|Fentanyl must not be used in the case of:- hypersensitivity to fentanyl, peanut or soya or to any of the excipients of the transdermal patch - short term painful conditions, e.g. following surgery- bradycardial arrhythmia- seriously impaired CNS-function
|As strongly active opioids can induce respiratory depression, fentanyl should be administered with caution and only at low doses to patients suffering from- existing respiratory depression (e.g. as a result of other medical treatments, uremia or serious infections)- chronic obstructive lung disease (e.g. chronic obstructive bronchitis, bronchial asthma and in general in patients suffering from significantly restricted respiratory reserve)- impaired liver or kidney function.The administration of opioids may increase the resistance in the respiratory tract in such patients.A particularly careful medical supervision is essential in the case of- patients who are particularly susceptible to CO2-retention (head injuries, brain tumours, with signs of increased intracranial pressure, patients suffering from reduced consciousness or in coma). In such cases opioids may conceal the clinical course of head injuries.- Patients suffering from drug or alcohol dependence.The fentanyl transdermal patch should be used in the treatment of children under the age of 12 only following a stringent evaluation of the risk / benefit ratio due to the limited clinical experience in these children.In elderly patients, the renal clearance is possibly reduced leading to a prolonged half-life, and these patients may react more sensitive to the substance than younger patients. In clinical trials with a fentanyl transdermal patch, the kinetic parameters of fentanyl did not differ significantly from those of younger patients although the serum concentrations tended to be higher in elderly patients. Elderly patients should be closely observed for signs of overdose, and the dose should be reduced if necessary.As fentanyl is metabolised in the liver, liver diseases may delay its excretion. Patients suffering from impairment of liver or kidney function, weakened patients or patients with a low body weight should be closely monitored for signs of overdose, and the dose should be reduced, if necessary.This medicinal product should only be used under the surveillance of physicians who are experienced in the field of pain therapy.In case of a change of the fentanyl-containing system, additional medical supervision and information of the patient is advised to maintain continuous reduction of pain (if necessary in the same manner as in the initial adjustment).If respiratory depression occurs during the treatment with fentanyl, the transdermal patch must be removed immediately and the patient must be kept awake and verbally encouraged to breathe until medical aid has arrived. As transdermally administered fentanyl has a half-life of 17 hours, the continuation or re-occurrence of a respiratory depression must be anticipated even after the transdermal patch has been removed. Patients suffering from severe undesirable effects, should be monitored carefully for at least 24 hours after the removal of the patch, whereby special attention must be paid to the respiration rate and the depth of sedation.Respiratory depression may also persist after the removal of the transdermal patch. The probability of this undesirable effect increases with dose (see section 4.9). Centrally depressant medicinal products may enhance this effect (see section 4.5).|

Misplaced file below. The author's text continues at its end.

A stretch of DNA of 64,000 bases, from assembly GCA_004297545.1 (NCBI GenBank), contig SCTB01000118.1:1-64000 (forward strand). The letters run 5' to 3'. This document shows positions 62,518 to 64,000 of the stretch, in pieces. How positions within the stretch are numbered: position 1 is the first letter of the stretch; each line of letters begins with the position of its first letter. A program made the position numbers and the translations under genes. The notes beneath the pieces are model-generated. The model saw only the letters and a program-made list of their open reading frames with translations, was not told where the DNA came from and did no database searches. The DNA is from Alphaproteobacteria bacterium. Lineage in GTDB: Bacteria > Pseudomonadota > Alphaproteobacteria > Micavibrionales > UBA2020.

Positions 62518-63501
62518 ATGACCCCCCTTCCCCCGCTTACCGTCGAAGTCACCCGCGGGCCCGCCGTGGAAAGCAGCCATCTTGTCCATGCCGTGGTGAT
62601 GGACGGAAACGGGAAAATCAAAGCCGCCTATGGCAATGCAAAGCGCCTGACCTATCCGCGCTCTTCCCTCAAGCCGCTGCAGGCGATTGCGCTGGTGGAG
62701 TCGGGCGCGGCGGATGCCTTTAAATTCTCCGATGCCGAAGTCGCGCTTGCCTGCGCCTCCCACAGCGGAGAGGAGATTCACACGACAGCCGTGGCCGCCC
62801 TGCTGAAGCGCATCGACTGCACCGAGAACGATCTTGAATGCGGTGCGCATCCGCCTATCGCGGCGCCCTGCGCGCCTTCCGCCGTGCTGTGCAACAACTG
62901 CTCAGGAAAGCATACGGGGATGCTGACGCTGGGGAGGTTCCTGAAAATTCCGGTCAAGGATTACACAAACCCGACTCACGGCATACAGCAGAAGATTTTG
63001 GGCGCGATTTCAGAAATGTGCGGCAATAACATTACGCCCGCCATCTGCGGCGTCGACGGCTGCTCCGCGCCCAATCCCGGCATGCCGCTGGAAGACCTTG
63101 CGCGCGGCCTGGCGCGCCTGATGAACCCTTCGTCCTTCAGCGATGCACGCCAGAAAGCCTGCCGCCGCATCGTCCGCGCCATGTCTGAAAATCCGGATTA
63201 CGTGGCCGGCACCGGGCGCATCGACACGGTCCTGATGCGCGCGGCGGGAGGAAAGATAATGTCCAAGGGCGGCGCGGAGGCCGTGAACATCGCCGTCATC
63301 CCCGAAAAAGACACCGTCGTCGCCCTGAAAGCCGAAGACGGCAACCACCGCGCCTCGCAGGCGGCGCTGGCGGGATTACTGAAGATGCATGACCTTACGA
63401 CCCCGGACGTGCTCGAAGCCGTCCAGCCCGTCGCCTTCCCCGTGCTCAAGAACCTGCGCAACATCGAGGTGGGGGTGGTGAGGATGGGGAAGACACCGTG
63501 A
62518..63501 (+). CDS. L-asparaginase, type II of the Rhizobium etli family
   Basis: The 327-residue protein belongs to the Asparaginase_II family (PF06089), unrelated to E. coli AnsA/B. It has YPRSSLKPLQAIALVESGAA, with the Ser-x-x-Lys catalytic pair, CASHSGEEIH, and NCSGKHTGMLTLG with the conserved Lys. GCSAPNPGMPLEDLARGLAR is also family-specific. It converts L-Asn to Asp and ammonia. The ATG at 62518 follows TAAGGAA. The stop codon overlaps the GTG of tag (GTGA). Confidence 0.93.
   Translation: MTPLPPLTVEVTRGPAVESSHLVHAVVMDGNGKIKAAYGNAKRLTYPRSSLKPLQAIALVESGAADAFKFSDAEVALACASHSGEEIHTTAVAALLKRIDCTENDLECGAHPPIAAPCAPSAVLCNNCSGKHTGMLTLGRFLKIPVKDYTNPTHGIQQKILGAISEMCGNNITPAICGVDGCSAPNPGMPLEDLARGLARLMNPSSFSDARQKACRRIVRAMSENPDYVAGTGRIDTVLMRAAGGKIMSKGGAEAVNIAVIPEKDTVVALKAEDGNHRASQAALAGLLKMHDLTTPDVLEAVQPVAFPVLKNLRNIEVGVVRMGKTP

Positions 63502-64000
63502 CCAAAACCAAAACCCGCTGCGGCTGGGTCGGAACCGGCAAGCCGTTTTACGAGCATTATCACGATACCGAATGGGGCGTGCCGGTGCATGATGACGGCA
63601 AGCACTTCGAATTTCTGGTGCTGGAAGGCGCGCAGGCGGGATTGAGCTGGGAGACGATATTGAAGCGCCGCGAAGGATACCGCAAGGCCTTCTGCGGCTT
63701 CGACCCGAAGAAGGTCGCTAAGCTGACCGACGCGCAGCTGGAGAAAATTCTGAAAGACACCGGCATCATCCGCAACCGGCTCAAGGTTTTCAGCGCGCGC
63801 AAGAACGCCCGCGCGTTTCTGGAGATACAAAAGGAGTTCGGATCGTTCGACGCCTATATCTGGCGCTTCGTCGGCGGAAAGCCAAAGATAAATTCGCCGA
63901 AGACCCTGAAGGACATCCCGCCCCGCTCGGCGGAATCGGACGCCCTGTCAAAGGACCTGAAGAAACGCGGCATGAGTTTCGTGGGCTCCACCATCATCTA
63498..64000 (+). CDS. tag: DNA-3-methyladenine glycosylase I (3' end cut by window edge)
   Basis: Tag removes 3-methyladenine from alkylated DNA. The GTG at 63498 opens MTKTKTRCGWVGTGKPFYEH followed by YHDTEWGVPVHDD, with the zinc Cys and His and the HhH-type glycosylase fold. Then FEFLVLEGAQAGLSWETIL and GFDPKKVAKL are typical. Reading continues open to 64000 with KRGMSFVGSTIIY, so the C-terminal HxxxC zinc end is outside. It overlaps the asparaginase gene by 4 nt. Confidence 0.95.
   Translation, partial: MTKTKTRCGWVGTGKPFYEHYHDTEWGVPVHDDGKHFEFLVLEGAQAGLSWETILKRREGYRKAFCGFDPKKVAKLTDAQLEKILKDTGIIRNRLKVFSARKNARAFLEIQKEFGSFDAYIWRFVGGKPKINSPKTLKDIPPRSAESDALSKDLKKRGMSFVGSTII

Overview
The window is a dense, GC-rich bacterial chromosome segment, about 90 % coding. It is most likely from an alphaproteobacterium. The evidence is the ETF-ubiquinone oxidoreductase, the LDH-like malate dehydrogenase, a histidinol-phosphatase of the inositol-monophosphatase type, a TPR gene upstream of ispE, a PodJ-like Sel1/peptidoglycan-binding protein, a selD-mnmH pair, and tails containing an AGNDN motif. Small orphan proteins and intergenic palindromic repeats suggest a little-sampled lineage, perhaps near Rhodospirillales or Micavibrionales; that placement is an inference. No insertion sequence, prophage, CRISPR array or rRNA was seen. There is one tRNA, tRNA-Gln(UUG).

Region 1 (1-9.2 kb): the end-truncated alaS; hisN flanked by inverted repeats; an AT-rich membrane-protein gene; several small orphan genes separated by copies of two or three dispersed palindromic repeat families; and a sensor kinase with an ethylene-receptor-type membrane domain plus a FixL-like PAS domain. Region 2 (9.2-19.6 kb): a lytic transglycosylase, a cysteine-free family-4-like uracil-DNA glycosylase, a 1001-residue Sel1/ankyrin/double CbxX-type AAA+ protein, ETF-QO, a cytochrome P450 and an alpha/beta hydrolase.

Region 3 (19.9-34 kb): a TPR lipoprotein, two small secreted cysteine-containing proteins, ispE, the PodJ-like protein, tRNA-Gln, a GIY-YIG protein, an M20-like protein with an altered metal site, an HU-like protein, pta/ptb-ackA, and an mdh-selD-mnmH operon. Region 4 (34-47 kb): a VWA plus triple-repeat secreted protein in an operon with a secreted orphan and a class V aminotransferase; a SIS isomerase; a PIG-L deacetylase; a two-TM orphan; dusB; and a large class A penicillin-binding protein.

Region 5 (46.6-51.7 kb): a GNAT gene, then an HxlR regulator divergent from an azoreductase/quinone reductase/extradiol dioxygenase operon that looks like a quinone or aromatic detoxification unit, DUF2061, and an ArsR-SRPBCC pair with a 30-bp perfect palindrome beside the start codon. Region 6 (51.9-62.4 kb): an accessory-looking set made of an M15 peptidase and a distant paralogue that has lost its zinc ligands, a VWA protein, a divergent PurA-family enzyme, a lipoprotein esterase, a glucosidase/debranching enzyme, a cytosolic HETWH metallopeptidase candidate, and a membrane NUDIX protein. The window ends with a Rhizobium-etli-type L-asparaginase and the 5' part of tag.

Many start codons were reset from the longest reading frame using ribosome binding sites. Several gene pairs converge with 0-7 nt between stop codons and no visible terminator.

Fever/external heat applicationIn a pharmacokinetic model, evidence was seen that the blood concentration of fentanyl may possibly increase by one third, when the skin temperature rises to 40°C. For this reason febrile patients must be closely monitored for undesirable effects, and the dose of fentanyl must be adapted if necessary. It must be ensured that the application site is not exposed to sources of heat (the adherence may also be impaired). This includes heated cushions and electric blankets, heated water beds, radiant heaters, intensive sunbathing, saunas and hot (whirlpool) baths.
Use in paediatric patientsFencino 12 µg/h should not be administered to opioid naïve paediatric patients (see section 4.2). The potential for serious or life-threatening hypoventilation exists regardless of the dose of fentanyl transdermal patch administered (see Table 4 in section 4.2).Fentanyl transdermal patch has not been studied in children under 2 years of age and so should not be used in these children. Fencino 12 µg/h should be administered only to opioid-tolerant children age 2 years or older (see section 4.2).To guard against accidental ingestion by children, use caution when choosing the application site for Fencino 12 µg/h (see section 4.2) and monitor adhesion of the patch closely.